How Do You Measure Employee Performance?

by Stacey Barr |

The one-size-fits-all approach to managing the performance of people clearly doesn’t work. And there is enough research suggesting that traditional approaches are certainly not working for everyone. At best, there are some basic flaws in how those ‘people measures’ are designed. And at worst, the whole concept of measurement of people performance is completely a waste of time.

The debate shouldn’t, in my opinion, be about which people performance management approach is the correct one. It’s more about which approach achieves the intent you have for your organisation and your people, from the points of view of all stakeholders. And this means understanding the diversity of values that people in your organisation have, and the worldview that this collectively gives your organisation as a whole.

So you won’t likely find an approach that does work for your organisation, unless you can answer quite thoroughly several important questions:

  • Why do you want to measure the performance of people?
  • What is the end result you want it to create?
  • What are the unintended consequences, or risks, of getting and having this end result?
  • What other ways could you create this end?
  • What worldview does your organisation have, and hence how is the relationship of people to the organisation understood?
  • What values do the individual people in your organisation have, and what does this say about what will really motivate them (and keep them motivated)?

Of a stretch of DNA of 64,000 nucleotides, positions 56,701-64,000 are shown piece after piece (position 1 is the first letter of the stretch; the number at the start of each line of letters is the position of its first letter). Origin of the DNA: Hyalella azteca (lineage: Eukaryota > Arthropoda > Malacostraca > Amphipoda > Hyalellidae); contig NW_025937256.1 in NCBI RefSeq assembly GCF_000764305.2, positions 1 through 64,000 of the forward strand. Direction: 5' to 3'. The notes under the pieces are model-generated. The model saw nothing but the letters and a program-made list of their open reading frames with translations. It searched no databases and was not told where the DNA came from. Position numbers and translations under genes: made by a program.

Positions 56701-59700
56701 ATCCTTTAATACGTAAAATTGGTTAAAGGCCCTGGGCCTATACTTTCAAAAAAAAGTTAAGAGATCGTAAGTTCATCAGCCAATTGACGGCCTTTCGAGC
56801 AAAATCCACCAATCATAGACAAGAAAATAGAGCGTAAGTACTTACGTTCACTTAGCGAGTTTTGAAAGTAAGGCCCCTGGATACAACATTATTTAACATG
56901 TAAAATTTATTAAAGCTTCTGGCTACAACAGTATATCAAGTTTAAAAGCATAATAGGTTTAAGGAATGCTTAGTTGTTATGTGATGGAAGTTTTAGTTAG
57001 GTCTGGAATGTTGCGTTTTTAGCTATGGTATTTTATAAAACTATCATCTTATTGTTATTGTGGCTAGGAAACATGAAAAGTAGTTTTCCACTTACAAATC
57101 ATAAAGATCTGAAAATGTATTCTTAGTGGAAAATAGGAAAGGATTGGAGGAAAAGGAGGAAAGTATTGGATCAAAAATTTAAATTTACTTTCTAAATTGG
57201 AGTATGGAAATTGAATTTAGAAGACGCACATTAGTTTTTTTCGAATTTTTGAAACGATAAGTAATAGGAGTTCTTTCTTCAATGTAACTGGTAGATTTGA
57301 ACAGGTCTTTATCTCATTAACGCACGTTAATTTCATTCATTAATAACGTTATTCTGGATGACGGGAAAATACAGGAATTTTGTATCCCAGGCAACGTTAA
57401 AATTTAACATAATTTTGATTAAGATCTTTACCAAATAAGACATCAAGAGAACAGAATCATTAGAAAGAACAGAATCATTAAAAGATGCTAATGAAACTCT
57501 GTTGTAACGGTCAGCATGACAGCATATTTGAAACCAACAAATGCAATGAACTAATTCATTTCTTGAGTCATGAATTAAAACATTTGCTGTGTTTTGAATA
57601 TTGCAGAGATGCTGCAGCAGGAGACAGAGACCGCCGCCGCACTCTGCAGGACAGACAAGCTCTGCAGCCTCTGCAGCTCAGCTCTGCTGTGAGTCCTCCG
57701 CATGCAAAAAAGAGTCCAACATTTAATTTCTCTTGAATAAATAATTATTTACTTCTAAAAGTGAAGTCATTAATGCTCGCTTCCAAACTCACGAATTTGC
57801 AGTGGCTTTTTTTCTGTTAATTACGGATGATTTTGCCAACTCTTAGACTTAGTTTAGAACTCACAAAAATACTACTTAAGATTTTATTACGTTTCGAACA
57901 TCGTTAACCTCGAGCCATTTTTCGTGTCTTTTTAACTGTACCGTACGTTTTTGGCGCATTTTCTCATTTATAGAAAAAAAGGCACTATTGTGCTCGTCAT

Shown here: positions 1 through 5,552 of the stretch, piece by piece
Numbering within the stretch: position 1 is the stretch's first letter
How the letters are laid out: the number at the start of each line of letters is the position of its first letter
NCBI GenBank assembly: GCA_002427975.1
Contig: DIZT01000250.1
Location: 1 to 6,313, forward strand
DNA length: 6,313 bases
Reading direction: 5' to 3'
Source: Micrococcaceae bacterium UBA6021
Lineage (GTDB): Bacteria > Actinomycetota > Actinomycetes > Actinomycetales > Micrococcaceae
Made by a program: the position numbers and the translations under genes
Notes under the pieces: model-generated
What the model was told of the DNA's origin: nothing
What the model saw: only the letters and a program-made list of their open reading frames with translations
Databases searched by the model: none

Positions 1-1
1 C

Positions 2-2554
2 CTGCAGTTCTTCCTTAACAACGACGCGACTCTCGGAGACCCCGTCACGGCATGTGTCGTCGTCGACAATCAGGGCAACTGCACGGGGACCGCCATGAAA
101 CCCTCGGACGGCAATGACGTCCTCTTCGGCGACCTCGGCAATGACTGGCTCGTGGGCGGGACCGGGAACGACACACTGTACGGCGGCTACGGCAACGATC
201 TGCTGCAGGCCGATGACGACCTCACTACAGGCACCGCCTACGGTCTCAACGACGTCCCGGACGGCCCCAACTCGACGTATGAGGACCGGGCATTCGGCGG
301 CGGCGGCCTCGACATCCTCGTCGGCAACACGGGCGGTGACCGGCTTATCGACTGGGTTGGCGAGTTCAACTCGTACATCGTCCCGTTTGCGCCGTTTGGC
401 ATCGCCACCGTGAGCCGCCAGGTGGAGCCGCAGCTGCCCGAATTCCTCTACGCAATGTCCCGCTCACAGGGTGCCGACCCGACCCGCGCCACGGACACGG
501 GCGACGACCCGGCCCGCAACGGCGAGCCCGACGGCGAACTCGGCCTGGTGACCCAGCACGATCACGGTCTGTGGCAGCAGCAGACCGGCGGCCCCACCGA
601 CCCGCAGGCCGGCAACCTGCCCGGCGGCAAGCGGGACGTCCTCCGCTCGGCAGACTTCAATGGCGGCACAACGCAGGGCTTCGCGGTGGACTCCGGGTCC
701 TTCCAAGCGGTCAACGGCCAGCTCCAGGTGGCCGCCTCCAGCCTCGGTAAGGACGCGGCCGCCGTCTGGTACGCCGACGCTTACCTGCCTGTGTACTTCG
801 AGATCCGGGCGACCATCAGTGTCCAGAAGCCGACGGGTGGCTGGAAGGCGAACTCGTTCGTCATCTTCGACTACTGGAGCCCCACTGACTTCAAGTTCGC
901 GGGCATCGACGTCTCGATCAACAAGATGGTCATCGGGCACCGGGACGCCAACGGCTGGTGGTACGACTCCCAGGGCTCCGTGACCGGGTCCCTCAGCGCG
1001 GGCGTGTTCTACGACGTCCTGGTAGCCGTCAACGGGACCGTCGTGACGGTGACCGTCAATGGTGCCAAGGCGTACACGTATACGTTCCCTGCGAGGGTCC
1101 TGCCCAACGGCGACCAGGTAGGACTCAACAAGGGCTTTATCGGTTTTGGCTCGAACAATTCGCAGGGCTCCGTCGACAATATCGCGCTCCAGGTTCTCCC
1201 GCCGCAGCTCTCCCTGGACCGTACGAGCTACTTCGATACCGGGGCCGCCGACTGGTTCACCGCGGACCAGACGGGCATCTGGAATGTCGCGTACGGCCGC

Read the full version of this article here: //

TAKE ACTION: Ask those questions above of the managers and HR professionals in your organisation, document their answers and contrast and compare their responses with each other, and with the current employee performance management approach you currently have.

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  1. Lynette Mowlem says:

    Thanks Stacey, your free article, “Should you measure individual people’s performance? two schools of thought on using performance measures to manage people in organisations”, is excellent – both for the findings you’ve distilled from your analysis and for the way you’ve presented them. I’ve experienced much of what you’ve described and that’s just been the way of things for a long time and yet you’ve come up with such a new approach that clearly shows why such assessment methods won’t work. Really impressive. I hope employers everywhere pickup on this – to their advantage.

  2. Stacey Barr says:

    Thanks for leaving a comment Lynette. I’m so glad to hear of someone else who also appreciates this viewpoint, and how we really need to move away from measuring people as though they were assets.

  3. Khalifa Ajeb says:

    Thank you very much for this article. I’m working in a Government organization which vainly kept measuring people performance for years and hired countless number of consultants to do that but with no outcome. I used to ask everyone including my managers “What is the end result you want it to create?” and how this will keep me motivated but there was no valid answer. As you said, most of my colleges do things alone in order to isolate their contribution from the contributions of others and this created a deviation from organization and stakeholders goals. I will share your article with them and with anyone who wants to create and add value to the organization.

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